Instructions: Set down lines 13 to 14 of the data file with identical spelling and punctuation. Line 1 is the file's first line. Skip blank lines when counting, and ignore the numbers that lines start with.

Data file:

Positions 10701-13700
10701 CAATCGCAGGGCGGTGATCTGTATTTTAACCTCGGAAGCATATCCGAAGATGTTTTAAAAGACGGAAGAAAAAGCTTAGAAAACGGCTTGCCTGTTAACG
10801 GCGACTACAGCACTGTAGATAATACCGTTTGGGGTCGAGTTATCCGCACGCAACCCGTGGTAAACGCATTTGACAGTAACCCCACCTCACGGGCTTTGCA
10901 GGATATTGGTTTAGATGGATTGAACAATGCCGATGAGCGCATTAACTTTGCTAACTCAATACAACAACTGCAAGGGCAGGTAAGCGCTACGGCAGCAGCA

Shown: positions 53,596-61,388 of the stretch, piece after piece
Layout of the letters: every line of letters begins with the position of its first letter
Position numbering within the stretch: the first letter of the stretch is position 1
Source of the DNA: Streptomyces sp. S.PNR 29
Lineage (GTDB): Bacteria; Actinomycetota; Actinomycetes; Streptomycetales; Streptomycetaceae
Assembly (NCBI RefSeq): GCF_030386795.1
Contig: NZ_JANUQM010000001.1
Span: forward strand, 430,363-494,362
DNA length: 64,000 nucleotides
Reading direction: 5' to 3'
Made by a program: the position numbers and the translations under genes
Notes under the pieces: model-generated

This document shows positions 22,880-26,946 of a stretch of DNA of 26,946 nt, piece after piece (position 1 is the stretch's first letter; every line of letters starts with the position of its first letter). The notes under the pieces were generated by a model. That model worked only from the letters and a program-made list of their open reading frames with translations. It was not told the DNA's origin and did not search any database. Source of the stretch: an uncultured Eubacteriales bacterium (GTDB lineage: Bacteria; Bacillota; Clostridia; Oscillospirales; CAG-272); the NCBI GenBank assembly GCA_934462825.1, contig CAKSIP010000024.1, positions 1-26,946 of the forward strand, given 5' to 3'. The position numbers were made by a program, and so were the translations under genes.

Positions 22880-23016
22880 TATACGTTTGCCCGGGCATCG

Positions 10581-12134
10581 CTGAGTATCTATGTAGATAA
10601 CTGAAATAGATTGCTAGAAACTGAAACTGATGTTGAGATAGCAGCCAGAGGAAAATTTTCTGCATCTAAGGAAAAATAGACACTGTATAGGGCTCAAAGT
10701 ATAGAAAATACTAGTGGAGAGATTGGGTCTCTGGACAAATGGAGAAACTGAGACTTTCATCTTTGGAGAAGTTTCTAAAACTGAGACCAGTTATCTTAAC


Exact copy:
DNA length: 64,000 nucleotides
Reading direction: 5' to 3'